Track of the object being rotated around an arbitrary
point on the object. The group of robot were able to rotate the object
around the center of rotation with a small displacement. (a) Object
track and (b) Locus of the center of rotation
As a result of this
ability and potency to transfer to the corner of the object. Hence, any
force applied to the object may cause a great value of torque on the object
which may lead to undesirable object rotations. But it can be seen that
the system can compensate this undesirable object movements, leading the
object toward the goal providing sufficient accuracy. As it is shown in
(Fig. 18a), the position error has decreased to an
Simulation 4: Rotating the object around an arbitrary point: To
test the drivability of the system, it is decided to rotate the object
around an arbitrary point on it. Figure 19a shows the
track of the object being rotated around the point (0, 0) in the object
Figure 19b shows the displacement of the desired
center of rotation; point (0, 0). It can be seen that robots could rotate
the object around the center of rotation with quite small displacements.
By this simulation, ability of the system to turn the object through any desired
orientation trajectory is the object toward a goal, as it was shown before,
this system can move the object through any desired trajectory.
Simulation 5: Pushing an object of an arbitrary shape: A couple of simulation
was performed to validate whether the proposed method can be applied to any
object of an arbitrary shape. Figure 20 shows an example
with an object of concave shape and its track while being pushed from (-1,-1)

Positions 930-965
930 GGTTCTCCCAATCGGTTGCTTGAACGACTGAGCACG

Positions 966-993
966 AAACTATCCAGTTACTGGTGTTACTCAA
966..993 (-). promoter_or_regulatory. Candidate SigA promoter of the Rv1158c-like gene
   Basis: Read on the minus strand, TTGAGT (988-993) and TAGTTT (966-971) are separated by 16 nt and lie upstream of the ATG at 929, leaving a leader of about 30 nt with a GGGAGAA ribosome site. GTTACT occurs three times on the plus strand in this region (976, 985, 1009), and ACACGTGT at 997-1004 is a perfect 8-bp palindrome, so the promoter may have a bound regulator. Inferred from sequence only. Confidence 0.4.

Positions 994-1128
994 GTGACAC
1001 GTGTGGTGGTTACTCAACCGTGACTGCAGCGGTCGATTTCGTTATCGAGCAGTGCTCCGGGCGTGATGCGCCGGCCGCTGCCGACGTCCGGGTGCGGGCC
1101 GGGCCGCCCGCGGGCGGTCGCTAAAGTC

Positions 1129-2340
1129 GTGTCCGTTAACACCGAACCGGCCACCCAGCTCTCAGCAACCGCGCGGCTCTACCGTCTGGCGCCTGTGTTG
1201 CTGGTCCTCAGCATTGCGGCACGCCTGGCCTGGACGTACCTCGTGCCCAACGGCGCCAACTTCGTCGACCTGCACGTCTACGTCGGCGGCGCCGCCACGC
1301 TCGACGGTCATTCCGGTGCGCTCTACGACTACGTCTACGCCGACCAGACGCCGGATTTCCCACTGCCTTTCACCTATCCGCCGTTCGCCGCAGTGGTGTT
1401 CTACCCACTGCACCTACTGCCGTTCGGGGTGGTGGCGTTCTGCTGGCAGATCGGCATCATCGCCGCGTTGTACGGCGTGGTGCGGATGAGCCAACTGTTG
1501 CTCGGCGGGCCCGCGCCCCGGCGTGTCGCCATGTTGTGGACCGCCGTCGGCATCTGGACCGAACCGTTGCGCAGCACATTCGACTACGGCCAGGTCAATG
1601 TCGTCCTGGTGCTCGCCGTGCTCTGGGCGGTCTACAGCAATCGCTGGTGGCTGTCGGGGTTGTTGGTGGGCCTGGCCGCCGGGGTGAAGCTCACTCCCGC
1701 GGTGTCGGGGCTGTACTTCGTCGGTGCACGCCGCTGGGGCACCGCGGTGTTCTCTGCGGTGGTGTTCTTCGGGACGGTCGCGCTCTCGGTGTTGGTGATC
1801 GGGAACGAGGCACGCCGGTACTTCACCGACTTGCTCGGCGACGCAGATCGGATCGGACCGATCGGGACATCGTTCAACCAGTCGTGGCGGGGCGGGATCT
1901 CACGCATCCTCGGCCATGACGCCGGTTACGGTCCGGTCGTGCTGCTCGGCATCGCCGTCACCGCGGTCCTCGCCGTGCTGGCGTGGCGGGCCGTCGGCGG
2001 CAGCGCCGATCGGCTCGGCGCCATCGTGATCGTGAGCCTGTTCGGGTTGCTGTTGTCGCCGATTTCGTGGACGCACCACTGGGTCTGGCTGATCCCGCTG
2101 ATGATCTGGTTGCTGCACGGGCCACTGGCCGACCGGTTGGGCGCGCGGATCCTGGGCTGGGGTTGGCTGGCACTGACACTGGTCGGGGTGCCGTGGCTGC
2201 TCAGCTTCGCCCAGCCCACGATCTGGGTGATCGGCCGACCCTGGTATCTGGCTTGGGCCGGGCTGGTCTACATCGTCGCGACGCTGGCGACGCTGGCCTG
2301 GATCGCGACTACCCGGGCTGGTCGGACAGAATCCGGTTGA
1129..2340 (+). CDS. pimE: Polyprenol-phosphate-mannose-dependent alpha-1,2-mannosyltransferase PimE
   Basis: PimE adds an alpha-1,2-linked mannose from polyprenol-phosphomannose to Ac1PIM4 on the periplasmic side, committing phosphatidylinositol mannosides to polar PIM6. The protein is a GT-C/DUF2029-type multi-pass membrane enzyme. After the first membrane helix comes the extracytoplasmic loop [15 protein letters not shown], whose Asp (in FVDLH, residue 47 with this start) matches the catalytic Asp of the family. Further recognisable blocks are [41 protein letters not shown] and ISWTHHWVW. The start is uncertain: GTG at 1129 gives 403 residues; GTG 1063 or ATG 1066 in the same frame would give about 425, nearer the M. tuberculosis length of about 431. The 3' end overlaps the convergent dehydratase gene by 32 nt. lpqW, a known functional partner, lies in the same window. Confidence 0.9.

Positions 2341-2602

to (0, 3). As it can be seen in the Fig. 20, the object is
successfully pushed to the goal location. The results show the independency
of the method to the object shape without any modifications to the controller
and parameters in the system. In this simulation the number of robots is set
to 30. It is obvious in Fig. 20b that the position error
is monotonically decreasing to an acceptable value. As it is shown in Fig.
20c the orientation error is decreased to a small value at the end of simulation.
A new swarm approach to transport a polygonal object is introduced. Based
on the proposed idea, robots form a rotating orbit around the object to
surround and move the object as the orbit moves toward the goal. In this
method, each robot performs individually in the system without a need
to the information from the other robots in the system. The robots communicate
using stigmergy communication.
Based on this idea, using a simple decision making, each robot could
easily determine its proper action to push the object while remaining
in the robot formation. Fuzzy controllers were used to develop each behavior
in each robot.
Two major behaviors of the robots are described. They have been designed
in such a way that enables the robot to remain in the robot formation
during object manipulation.
The main characteristics of the developed system were independency of
the method to the object kinematics and its shape. Moreover, the method
was not dependent on the number of robots available in the system. The
system has the ability of rotating the object in an acceptable result.
Moreover, it can transfer the object to any desired goal, by a limited
difference of orientation. Simulation results were given to support the
proposed approach. So the system can move the object through any desired
Future research to this system include providing experimental results
of the system performance. Additionally, we would like to mathematically
analyze and proof the method. Modifying the Pushing behavior to
push the object with variable relative angle and compare the performance
is another study in the future.